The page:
Our previous blog tackled why your business needs a diverse workforce. In this one, we look at practical steps to achieving diversity and inclusion in the workplace.
Productivity, creativity, profits… these are just a few benefits of having a diverse workforce.
While it is everyone’s responsibility to create an inclusive workplace, it falls on management and leadership to spearhead cultural diversity and inclusion. As an executive leader, you can do this by setting up recruitment policies, allocating resources for diversity and inclusion, organizing training, and much more.
In 2015, almost half of managers said that they have higher priorities than focusing on diversity and inclusion initiatives. Having seen the myriad ways businesses stand to benefit from a diverse workforce and inclusive culture, not prioritizing diversity is detrimental for businesses. McKinsey’s data has shown that a third of the firms they have tracked over the past five years have significantly improved both gender and ethnic diversity on their executive teams, while the majority have stalled or gone backward. With all the different business challenges faced every day, it can be tempting to place diversity issues on the backburner. Firms that wish to succeed know that it is too risky to do that.
How to Make Diversity and Inclusion a Priority
When McKinsey took a close look at the companies in their data set that are achieving higher levels of diversity and benefitting from an increased likelihood of financial outperformance, the common thread for the diversity winners was a systematic approach, together with bold steps to strengthen inclusion.
In practical steps, here’s what that looks like:
- Turn the focus inward and begin with an audit of where your company is at when it comes to diversity and inclusion. Do you have a robust plan for D&I? What recruitment policies do you have in place? Have you built an inclusive culture that everyone in the organization is tapped into? Have you created a space where employees can share their opinions and concerns openly? Acknowledging your current stage allows you to assess what’s working, and what isn’t and also, the potential for growth that exists.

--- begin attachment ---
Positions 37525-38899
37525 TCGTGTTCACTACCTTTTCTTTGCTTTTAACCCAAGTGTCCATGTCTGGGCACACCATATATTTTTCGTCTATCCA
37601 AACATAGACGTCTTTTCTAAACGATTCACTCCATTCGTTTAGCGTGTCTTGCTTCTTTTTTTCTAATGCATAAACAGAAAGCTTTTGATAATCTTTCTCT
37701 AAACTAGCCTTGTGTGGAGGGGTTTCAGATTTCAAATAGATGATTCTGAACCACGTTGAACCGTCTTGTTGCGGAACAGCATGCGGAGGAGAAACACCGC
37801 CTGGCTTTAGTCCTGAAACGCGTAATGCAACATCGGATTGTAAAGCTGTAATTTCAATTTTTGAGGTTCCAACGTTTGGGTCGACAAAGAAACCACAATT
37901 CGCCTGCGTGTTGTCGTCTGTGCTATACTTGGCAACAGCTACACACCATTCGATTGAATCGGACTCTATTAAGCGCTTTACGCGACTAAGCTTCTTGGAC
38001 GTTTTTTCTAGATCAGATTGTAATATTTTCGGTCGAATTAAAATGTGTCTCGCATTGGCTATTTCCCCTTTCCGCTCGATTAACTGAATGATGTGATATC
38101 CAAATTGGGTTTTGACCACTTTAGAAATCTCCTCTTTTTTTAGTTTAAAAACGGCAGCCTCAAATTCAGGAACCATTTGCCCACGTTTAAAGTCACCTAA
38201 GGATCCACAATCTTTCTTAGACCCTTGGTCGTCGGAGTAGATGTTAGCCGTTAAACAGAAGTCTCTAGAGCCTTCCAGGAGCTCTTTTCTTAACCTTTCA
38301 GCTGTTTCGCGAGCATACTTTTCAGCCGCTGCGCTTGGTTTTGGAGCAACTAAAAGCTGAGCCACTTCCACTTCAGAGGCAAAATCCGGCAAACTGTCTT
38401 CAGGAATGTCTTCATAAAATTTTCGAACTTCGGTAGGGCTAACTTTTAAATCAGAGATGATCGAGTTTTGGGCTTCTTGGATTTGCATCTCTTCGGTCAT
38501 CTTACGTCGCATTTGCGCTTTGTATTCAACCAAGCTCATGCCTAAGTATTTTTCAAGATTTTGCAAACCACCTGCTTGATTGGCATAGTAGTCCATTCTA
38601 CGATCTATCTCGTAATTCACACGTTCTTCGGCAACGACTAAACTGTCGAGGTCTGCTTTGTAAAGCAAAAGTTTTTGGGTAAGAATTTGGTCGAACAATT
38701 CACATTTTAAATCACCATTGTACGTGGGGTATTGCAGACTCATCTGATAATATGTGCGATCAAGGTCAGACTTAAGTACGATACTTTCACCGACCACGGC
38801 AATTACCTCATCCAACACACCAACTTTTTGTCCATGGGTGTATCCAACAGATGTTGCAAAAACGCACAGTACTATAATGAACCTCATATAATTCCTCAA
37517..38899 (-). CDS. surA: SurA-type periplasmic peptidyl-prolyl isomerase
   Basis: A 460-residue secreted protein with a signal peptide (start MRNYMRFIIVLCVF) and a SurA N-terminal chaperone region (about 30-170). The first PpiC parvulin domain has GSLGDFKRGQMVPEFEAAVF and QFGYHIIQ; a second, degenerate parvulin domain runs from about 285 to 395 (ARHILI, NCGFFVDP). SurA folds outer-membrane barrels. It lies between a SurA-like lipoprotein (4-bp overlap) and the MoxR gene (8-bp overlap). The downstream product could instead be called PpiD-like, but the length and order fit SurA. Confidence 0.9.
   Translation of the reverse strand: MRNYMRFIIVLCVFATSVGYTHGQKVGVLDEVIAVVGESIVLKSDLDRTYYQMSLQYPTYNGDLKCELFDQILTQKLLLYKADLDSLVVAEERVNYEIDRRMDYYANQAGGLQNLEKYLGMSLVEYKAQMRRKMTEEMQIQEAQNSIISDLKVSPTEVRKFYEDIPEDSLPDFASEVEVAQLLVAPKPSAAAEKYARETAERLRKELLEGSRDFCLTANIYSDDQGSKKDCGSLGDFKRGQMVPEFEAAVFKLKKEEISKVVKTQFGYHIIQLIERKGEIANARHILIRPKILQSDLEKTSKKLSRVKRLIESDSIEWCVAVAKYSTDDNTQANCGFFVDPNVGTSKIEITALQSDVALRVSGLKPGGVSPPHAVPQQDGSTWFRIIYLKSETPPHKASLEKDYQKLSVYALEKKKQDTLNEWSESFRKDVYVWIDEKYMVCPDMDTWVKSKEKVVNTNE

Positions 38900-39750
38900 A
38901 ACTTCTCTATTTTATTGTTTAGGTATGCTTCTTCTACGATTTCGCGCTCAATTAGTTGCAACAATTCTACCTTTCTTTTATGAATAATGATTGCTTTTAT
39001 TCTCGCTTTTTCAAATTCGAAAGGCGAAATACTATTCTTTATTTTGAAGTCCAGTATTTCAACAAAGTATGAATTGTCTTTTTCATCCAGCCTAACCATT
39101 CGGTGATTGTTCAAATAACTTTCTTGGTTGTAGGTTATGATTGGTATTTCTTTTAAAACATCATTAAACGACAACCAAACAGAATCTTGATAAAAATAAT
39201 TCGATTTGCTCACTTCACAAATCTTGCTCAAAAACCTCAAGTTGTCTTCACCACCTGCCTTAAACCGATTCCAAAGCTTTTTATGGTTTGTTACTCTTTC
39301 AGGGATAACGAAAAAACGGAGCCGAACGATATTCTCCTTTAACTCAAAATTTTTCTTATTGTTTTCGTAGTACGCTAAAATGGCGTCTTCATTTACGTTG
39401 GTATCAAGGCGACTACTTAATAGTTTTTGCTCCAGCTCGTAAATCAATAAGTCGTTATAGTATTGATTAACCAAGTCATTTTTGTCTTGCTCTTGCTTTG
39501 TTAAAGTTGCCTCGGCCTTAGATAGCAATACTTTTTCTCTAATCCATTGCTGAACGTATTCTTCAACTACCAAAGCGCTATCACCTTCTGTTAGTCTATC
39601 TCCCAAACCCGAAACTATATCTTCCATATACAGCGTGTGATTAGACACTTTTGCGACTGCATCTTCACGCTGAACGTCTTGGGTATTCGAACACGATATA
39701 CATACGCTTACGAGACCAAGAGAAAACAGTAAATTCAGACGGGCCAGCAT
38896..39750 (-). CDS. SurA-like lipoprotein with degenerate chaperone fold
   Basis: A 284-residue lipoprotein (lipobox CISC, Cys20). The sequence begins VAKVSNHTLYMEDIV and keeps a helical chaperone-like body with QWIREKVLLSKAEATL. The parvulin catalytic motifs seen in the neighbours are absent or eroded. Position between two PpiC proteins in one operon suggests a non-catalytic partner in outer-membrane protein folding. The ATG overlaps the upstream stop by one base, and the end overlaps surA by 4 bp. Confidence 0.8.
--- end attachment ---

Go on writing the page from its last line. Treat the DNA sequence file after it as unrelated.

- Use your findings from the audit to develop a plan. It is important to seek company-wide input while putting together a plan because it is your people who will bring that plan to life day-to-day.
It is important as well to think through the following questions:
- How will you ensure representation across all roles, from managerial to technical, in the organization?
- How will you strengthen accountability for D&I amongst your leaders?
- How will you ensure that everyone in the organization feels that they can bring their full selves to work?
- How do you build D&I into your decision-making framework?
- What education and training are required to ensure your D&I plan succeeds?
- What resources will you need to allocate for your plan to succeed?
How To Hire A Diverse Workforce
As Glassdoor reports, eliminating university bias is one of the ways to open up your hiring process. If you have been picking candidates from only select universities, you may be closing yourself off to amazing candidates from other universities. Other useful insights that Glassdoor recommends for attracting diverse candidates include: marketing your diversity initiatives, going for culture add vs culture fit, and weaving diversity content into your company page.
How Reactionpower Can Help You
One sure way of minimizing bias is by partnering with diverse vendors.
Our amazing team of data scientists, devs, copywriters, and content creators bring a wealth of diverse perspectives, expertise, and experience. We have partnered with some of the leading bluechip tech companies in the world on a variety of projects, including addressing the lack of diversity in AI and machine learning.
Ready to get more done? Schedule your strategy session today.